Cabernet Franc

Wine Review | Amizetta Estate Family Winery

Amizetta Estate 2010 “Complexity”  Napa Valley

I have been drinking a lot of California Cabernets lately, and starting on New Year’s Eve, I started a little sidetrack into the wines of France, Margaux in particular.  Well this couldn’t have been better timing for a sample of Amizetta Complexity to arrive.

napa wine

Amizetta Complexity

Complexity’s blend is a “Bordeaux style”, and while it is not very similar to the wines of Bordeaux, it still represents a departure from the standard Napa Vally fare.  Speaking of the blend, the wine consists of 70% Cabernet Sauvignon, 25% Merlot, and 5% Cabernet Franc.

A little back story on the vineyard and winery:

napa wineryThe vineyard was founded in 1979 and located on the southern end of Howell Mountain (although not actually in the Howell Mountain AVA) the hillside vineyard sits at about 1,000 ft elevation.  While perusing the Amizetta website I found some interesting information on hillside, or hill slope vineyards in Napa.  In an effort to preserve mountain views, it has become extremely difficult to develop any new hillside vineyards.  As such, the 40 acre Amizetta vineyard has become somewhat coveted, because of its size, elevation and that it faces south.

The winery was built in the middle of the vineyard in 1985, and Amizetta enlisted the help of a Mr. Justin Meyers.  Justin is the founder and wine-maker at Silver Oak.  The idea behind the winery was to make a “wine makers winery”.

Which brings us back to the 2010 Complexity.  The fruit for this wine is estate grown, the wine was aged in French oak for 18 months, and only 1,250 cases were made.  The wine retails for $45 a bottle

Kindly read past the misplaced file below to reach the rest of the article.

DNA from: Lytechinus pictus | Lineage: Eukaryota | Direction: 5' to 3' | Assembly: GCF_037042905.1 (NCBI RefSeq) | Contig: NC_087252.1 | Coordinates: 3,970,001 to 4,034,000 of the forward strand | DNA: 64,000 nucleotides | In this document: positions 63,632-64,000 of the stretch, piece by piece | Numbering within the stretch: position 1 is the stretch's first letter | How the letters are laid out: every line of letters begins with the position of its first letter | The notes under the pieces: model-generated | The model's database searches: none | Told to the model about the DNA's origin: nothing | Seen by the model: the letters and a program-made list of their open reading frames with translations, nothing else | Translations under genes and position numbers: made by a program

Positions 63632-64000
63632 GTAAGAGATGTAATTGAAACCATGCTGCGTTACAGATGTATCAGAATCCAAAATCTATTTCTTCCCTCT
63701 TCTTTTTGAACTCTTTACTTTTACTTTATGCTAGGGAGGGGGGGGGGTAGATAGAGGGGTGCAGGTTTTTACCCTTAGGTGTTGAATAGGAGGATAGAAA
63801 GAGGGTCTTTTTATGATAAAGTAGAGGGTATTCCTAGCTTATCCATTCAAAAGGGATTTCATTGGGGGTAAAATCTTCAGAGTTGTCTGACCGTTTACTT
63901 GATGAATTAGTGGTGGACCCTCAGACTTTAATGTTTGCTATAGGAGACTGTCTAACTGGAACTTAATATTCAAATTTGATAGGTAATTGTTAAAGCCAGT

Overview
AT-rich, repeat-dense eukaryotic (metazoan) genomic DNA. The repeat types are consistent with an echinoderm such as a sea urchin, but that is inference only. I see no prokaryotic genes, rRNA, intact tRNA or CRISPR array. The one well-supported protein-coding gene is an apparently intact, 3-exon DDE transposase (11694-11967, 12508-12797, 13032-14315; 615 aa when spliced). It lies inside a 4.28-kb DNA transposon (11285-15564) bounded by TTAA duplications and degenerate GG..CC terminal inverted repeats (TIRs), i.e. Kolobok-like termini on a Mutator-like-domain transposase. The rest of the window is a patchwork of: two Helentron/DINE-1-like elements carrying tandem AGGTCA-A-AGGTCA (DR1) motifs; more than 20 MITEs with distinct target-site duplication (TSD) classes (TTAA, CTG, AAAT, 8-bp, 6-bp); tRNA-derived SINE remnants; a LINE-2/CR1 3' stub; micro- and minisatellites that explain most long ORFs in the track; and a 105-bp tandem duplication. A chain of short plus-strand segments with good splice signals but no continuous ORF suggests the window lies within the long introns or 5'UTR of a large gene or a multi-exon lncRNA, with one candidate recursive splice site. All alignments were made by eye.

napa vineyardI decanted for 30 minutes prior to tasting.  My first sip was extraordinarily rich and ripe, extracted, concentrated and jammy.  However, it was only like this on the first few sips.  With a few more minutes in the glass, and with my palate adjusting, the wine calmed down and the complexity started to shine through.  The first thing to stand out were the tannins.  The wine is remarkably mature for a 2010, yet the tannins are unmistakable, they are almost dust like in their texture.  Fine, granular.  The nose is nice, thanks to a hint of Cabernet Franc.  As the wine opened up the elements of earth and tobacco mentioned in the winery’s tasting notes began to appear.  At $45 a bottle this is a decent value for a relatively rare wine, and it should cellar well over the next 5-10 or more years.  Luckily the winery shipped me 2 bottles, and if I am able to exercise any restraint I might be able to re-sample this wine in the future and see how its coming along!

Weekly Wine Journal rating: 93 points

Lizbeth Congiusti, aka The Sassy Somellier, tastes some Arizona Wine

I first met Lizbeth Congiusti over a year ago at a Cameron Hughes Wine tasting event. I found her to be extremely knowledgable and friendly. We arranged to meet at the Arizona Wine Grower’s tasting event. She tasted and talked about the wines, and I held the flipcam. Lizbeth is a level II Sommelier, and has published her own book: Sip Swirl Savor. For more info on Lizbeth click on the link below the video.